Thinking is Hard

Ever wonder “why are people so stupid?” – or, more properly speaking, why so many people say and do so many stupid things?

I could write an entire article devoted to stupid ideas. I could try to fix the “SIWOTI”http://xkcd.com/386/(Someone is Wrong on the Internet) problem once and for all. And Sisyphus could, given sufficient labor and will, reach the top of the hill.

There are several sorts of responses to one’s own error.

One sort tends to see the error as evidence that one is stupid, bad, unlucky, has bad genes or other problems of ancestry, and should give up.

Another sort replies “I need to work harder.”

Still others fail to notice, or deny that there was any error.

There is a classic spoof about a teacher angrily demanding that a student comply in class rather than (correctly) aver that miles are longer than kilometers. While this particular letter is known to be a spoof, it resonates with our own experiences. Think about the folks who said “Did I tell you to do X? Why did you do X?”

A recent report by Reading is Fundamental discovered that, simply by giving children a choice of which books to take home for the summer, large numbers of children’s reading abilities improved over the course of those few months. (The usual expectation, based on past research, is that many children, especially of low socio-economic status, will actually lose reading ability over the summer.)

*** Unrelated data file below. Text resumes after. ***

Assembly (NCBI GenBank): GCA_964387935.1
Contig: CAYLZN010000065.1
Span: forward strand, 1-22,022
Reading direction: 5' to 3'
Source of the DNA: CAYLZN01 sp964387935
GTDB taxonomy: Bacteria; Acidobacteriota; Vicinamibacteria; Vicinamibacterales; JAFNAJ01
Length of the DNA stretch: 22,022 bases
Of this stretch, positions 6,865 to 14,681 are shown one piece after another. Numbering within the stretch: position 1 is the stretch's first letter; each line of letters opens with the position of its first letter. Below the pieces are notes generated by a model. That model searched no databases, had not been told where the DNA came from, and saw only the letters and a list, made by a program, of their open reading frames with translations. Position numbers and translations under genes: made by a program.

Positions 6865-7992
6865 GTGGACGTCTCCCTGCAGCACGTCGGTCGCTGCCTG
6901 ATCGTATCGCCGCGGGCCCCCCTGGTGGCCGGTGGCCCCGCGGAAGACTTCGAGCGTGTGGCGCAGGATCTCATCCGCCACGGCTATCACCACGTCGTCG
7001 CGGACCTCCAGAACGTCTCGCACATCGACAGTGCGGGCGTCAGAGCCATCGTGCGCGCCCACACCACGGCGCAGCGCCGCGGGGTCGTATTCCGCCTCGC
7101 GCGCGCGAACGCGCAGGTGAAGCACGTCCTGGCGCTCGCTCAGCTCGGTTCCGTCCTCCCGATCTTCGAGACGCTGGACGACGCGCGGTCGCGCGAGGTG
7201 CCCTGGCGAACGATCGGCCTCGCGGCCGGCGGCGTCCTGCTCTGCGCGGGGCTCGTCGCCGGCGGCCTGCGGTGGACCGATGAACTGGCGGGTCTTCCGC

The result astonished the RIF organization. Why? I conjecture that this method falls too far outside the normal paradigm. What is a teacher to do? Merely to arrange for the distribution of lightly-curated books according to the actual choices of children? This suggests that the bulk of heavy lifting, learning-wise, must be accomplished by the children themselves.

Well, who knew? Answer: every one of the few children who run circles around their peers. These few work harder and reap the benefits, instead of beating themselves up with reasons why they can’t. These few are much more productive because they have taken ownership away from the self-appointed guardians of learning.

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